South Shore University Hospital receives Baby-Friendly designation

Oh, baby!

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South Shore University Hospital in Bay Shore recently received the prestigious Baby-Friendly designation from Baby Friendly USA.

The Baby-Friendly Initiative was launched in 1991 by the World Health Organization and UNICEF to “improve breastfeeding outcomes around the world.” The process to become designated Baby-Friendly is rigorous and takes at minimum four years. 

Wendi Andria, clinical program manager, coordinated and led the Baby-Friendly designation and is proud of the changes the hospital made to receive the designation.

“It requires a complete transformation of the entire department,” Andria said.

The process to become designated Baby-Friendly at SSUH began back in 2017, but was stalled due to COVID. Some of the changes the hospital implemented included improving access to prenatal education (in both Spanish and English), skin-to-skin contact for babies and mothers immediately after birth, stopping the practice of separating newborns and families after birth to conduct exams and instead performing the exams in the same room, and having lactation specialists assist new mothers who choose to breastfeed.

Andria also said that nurses and doctors received extensive training to better assist new mothers. All nurses had to go through 25 hours of training and over 90 percent became certified breastfeeding counselors. All physicians had to go through a mandatory three-hour training.

Baby Friendly USA focuses primarily on breastfeeding, but for mothers who cannot or decide against breastfeeding, SSUH provides them with education on how to properly bottle-feed, how to properly clean bottles and what kind of formula to use. Andria said that overall, mothers were getting more education in order to make more informed decisions.

Jessica Moy, a recent patient at SSUH, gave birth to her first child, Theodora, on May 30. Moy said the education she received from the staff at SSUH was essential in helping her learn how to breastfeed and stick with it.

“We wanted to try breastfeeding, but I didn’t feel very strongly one way or another,” Moy said. “I kind of felt like, ‘Alright, I’ll try it and if it doesn’t work out, we can always use formula.’”

Moy said within the first 24 hours after giving birth, a lactation consultant talked her through breastfeeding and how to get a good latch.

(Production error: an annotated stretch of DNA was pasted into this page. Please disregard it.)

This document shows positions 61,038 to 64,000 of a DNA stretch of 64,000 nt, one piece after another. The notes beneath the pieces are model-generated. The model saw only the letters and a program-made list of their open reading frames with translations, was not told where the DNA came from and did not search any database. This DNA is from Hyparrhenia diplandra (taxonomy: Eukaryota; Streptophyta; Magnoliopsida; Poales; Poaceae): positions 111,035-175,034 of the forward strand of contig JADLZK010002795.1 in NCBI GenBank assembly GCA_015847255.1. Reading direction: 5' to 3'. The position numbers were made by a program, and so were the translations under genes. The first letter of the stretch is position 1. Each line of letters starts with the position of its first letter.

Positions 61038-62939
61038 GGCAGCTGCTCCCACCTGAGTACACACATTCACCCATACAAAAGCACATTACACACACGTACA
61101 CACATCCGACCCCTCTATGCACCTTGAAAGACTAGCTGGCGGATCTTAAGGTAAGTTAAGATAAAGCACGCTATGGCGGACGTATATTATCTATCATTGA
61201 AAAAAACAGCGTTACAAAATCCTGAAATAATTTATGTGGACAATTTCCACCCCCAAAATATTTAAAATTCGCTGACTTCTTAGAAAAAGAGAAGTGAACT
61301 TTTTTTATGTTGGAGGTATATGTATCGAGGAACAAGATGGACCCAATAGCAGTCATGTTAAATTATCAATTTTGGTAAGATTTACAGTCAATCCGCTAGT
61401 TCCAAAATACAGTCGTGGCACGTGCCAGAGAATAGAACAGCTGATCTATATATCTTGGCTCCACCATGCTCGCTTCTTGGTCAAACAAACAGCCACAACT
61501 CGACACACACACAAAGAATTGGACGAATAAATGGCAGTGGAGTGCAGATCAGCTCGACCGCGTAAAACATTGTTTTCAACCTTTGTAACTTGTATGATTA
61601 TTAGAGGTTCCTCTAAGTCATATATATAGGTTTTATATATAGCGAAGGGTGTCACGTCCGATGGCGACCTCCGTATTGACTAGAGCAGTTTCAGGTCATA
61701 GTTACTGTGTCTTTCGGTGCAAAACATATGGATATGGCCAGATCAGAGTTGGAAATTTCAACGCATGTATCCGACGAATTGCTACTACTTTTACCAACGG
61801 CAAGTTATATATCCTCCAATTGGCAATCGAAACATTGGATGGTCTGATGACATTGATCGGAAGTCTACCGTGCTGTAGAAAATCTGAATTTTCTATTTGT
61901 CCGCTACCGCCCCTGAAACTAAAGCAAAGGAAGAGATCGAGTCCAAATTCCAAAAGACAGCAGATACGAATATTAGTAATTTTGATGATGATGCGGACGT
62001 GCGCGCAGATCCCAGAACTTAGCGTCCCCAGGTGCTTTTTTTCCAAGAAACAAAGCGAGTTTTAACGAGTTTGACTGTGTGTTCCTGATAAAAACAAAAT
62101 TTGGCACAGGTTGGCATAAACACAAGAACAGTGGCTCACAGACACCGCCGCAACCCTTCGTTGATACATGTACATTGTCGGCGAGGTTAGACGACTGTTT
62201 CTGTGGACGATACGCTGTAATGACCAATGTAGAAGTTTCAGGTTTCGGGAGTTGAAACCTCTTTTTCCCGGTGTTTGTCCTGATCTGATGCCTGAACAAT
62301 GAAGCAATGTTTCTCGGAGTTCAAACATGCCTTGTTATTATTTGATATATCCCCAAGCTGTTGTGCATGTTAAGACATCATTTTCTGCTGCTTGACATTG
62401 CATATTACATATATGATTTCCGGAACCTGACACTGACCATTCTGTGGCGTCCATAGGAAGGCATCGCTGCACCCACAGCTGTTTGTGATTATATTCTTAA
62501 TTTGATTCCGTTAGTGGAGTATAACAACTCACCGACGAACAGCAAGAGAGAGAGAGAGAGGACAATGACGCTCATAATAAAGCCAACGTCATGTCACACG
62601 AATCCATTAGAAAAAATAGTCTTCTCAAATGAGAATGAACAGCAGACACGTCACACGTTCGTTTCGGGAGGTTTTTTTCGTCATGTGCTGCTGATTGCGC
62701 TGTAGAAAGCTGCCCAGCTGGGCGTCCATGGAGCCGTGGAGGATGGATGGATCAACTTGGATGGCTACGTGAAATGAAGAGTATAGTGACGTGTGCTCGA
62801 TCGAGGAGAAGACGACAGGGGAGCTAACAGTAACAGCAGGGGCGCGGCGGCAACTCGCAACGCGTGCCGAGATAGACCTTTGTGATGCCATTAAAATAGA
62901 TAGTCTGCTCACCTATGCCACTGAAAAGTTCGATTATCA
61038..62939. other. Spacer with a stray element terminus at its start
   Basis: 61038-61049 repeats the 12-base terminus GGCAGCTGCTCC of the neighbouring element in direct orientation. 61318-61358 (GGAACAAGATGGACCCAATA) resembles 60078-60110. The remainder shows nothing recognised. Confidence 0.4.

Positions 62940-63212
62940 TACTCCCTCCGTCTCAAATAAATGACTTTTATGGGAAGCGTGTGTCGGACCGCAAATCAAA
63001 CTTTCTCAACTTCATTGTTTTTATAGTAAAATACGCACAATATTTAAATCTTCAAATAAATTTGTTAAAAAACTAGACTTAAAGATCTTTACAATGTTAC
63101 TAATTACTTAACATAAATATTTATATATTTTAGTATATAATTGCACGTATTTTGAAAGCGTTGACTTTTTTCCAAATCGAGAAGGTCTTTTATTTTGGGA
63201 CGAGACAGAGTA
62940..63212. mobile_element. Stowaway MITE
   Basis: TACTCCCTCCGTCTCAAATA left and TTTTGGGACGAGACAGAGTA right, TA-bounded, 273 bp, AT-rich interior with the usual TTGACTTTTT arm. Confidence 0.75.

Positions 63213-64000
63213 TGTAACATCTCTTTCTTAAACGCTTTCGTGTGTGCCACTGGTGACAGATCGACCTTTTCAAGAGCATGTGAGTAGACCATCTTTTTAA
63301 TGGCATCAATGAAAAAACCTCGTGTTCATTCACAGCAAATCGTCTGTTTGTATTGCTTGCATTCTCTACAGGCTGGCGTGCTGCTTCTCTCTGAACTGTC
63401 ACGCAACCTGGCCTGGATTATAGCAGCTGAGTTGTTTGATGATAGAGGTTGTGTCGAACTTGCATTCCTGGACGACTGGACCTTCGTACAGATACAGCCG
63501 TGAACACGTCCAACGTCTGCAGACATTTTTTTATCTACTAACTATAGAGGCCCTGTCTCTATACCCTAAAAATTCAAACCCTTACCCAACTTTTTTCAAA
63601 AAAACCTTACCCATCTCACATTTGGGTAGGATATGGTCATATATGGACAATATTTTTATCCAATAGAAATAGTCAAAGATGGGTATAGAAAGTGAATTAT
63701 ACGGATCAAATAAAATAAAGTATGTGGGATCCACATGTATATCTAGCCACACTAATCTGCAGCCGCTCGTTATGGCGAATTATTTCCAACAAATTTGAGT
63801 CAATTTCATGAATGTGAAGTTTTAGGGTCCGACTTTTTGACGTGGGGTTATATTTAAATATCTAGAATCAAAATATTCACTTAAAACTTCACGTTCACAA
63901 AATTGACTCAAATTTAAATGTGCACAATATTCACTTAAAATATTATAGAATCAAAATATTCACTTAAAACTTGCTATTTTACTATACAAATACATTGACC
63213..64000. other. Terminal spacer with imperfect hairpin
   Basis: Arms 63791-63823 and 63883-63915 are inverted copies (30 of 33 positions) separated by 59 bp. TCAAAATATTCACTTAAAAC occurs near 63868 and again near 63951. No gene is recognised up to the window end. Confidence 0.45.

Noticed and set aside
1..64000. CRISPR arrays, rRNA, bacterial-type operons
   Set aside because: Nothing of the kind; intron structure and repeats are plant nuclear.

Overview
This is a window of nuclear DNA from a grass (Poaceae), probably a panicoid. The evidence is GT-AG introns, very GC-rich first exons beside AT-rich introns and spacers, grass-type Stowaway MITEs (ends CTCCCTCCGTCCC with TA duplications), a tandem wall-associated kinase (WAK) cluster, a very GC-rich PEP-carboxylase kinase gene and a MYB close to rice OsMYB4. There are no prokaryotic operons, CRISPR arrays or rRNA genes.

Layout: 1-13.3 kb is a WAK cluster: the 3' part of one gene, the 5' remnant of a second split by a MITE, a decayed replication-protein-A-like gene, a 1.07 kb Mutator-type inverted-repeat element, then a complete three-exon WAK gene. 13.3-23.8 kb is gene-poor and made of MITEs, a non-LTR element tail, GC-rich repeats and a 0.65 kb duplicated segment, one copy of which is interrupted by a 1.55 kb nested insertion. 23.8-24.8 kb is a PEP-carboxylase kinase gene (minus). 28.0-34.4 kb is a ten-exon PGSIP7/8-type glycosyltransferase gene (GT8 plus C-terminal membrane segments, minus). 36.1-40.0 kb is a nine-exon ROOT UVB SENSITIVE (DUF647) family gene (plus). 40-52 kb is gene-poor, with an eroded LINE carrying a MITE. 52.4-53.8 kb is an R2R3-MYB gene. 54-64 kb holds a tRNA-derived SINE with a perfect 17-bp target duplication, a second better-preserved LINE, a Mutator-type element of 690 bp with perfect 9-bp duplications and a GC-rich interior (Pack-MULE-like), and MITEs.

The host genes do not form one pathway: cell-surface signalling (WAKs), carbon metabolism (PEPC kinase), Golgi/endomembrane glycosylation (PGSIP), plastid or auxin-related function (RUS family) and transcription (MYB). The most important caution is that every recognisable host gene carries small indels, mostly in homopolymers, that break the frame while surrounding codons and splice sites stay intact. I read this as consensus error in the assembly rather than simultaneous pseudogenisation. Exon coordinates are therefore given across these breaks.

“A lot of people don’t realize it’s not as simple as, ‘Alright, you take the baby, hold her up there and they know what to do,’” Moy said. “You’re both kind of learning what to do.”

Moy said if it wasn’t for the help of the staff, she probably would have given up on breastfeeding her daughter. She said she researched so much before giving birth, such as what to pack in a hospital bag and how to change diapers, but never looked up how to breastfeed.

“It was almost the last thing on my mind, but now, after the education I received, I’m really like, ‘Oh man, that really should have been the first thing on my mind,’” Moy said.

Andria said SSUH receiving the Baby-Friendly designation makes mothers feel secure in their decision to give birth there.

“To me, being a Baby-Friendly hospital demonstrates that the hospital is really committed to holding a very high standard of care,” Andria said. “You know if you walk into a Baby-Friendly hospital, there’s much more training, support and education. Educated consumers seek these hospitals out when they’re trying to pick the hospital they’re going to deliver their baby in.”

About Baby-Friendly USA

In order to become certified Baby-Friendly, hospitals must adhere to the “10 Steps to Successful Breastfeeding,” which includes “ensuring staff have sufficient knowledge, competence, and skills to support breastfeeding” and “supporting mothers to recognize and respond to their infants cues for feeding.”

The process to become designated Baby-Friendly takes approximately four years, with each year  representing a different step in the process. The four steps are discovery, development, dissemination and designation. Once facilities earn the designation, they are required to complete an annual Quality Improvement Project. After five years, the designation expires and facilities enter the re-designation process. There are currently 590 Baby-Friendly facilities in the U.S.

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